Are you ready for the retirement wave?

Jeff Rubleski

| 3 min read

A little less hair, a few more laugh lines. You see the signs every day, but not their implications: With each passing year, more and more employees are getting closer to retirement.
Over the last decade, according to the U.S. Bureau of Labor Statistics, the number of seniors in the labor force has grown nearly 60 percent. By 2020, one quarter of the U.S. workforce will be 55 or older.
Although research shows that many employees plan to work after age 65, the majority will not stay on the job for more than 4-5 years. Yet, as a Washington Post article reports, human resource experts, workers and executives from a range of industries agree businesses are largely unprepared for this wave of retirements.
As you plan for how this will affect both your business and employees, health insurance should be a key consideration. A report from the Urban Institute, “Will Healthcare Costs Bankrupt Aging Baby Boomers?”, states that rising health care costs pose a significant threat to boomers’ retirement security. Even those with Medicare coverage will still be burdened with substantial out-of-pocket expenses from premiums, deductibles, copays, and holes in their benefit packages.
For those considering retirement, having access to affordable health care options could greatly influence their decisions. Companies without a retiree medical program may see more of their employees staying longer in their jobs, which has its benefits and drawbacks.
Until recently, most businesses considered the costs of such programs prohibitive. In fact, data from the Employee Benefits Research Institute showed that only 6.1 percent of private-sector employers provided health insurance to Medicare-eligible retirees – a 40 percent drop-off from 1997.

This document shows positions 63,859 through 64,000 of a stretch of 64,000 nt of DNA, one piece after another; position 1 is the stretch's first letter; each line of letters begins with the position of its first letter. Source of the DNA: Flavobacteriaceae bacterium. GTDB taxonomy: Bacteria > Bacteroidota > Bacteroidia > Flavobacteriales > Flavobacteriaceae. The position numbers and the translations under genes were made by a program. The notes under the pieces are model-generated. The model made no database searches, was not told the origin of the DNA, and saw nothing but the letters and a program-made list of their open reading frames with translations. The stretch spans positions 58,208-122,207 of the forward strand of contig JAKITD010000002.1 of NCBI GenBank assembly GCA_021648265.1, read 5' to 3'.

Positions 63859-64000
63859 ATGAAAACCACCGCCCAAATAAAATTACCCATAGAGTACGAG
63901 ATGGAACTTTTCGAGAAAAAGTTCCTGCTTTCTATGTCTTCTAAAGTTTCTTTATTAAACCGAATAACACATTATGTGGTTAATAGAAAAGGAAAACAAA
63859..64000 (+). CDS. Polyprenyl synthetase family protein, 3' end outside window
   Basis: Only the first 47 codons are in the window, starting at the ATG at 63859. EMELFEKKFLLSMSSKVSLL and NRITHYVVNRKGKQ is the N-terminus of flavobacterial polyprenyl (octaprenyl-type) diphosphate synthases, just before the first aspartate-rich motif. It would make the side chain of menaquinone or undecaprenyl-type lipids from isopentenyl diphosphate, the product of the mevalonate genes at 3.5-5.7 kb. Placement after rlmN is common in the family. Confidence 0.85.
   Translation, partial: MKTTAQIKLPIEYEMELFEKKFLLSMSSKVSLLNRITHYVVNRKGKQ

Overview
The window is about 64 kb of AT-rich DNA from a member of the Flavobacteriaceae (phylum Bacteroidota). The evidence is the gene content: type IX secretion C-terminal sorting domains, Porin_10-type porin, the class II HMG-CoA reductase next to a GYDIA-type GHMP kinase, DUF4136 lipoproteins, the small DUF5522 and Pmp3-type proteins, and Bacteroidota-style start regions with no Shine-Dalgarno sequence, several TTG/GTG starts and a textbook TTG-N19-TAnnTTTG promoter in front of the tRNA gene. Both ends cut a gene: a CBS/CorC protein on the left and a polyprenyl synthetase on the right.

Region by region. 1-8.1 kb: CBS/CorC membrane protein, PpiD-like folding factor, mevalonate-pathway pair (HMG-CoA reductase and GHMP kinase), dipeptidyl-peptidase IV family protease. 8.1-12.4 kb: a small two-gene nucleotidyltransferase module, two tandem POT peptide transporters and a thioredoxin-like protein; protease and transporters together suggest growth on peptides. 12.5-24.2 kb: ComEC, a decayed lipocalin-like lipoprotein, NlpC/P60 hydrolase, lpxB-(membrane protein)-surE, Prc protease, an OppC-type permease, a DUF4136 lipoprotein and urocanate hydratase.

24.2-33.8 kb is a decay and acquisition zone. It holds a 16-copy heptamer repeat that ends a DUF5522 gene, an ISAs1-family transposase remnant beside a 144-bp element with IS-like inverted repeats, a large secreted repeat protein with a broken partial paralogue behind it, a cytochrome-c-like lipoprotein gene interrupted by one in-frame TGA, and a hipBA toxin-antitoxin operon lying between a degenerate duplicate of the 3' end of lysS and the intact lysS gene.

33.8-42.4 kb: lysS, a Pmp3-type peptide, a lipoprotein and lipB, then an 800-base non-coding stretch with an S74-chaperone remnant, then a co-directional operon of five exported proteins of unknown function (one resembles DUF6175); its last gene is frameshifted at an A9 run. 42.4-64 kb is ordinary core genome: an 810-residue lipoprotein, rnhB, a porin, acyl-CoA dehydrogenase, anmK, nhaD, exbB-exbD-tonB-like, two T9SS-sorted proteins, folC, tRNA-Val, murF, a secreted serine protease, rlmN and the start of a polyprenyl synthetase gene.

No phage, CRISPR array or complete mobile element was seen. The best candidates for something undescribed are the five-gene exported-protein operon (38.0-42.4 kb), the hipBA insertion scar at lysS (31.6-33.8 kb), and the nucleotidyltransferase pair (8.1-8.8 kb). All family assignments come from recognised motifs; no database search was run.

Today, however, post-retirement health insurance can be a viable benefit option, even for small and mid-sized businesses. With various types of defined contribution plans, organizations can provide both active employees and retirees with a fixed dollar amount for them to then purchase individual health coverage. Even companies that currently offer retiree coverage might consider defined contribution plans to reduce their financial exposure and establish predictable budgets for retiree health coverage.
For employers, the benefits of such plans are obvious: You control exactly how much you’ll contribute each year to help defray some of your retirees’ health care expenses. As an added bonus, you’ll also have a more robust benefits package when competing for workers. And for employees, when they feel the time’s right to retire, the lack of health insurance won’t hold them back.
Rising benefit costs is a challenge for all companies. GlidePath, a new solution from Blue Cross Blue Shield of Michigan and Blue Care Network, offers your mid-size company an innovative way to manage spending and risk. It can transform the way you finance your company’s health insurance coverage. With GlidePath’s defined-contribution solution, you can determine your company’s health benefit budget and simplify the administrative work that goes along with offering health benefits.
Photo Credit: SalFalko

A Healthier Michigan is sponsored by Blue Cross Blue Shield of Michigan, a nonprofit, independent licensee of the Blue Cross Blue Shield Association.
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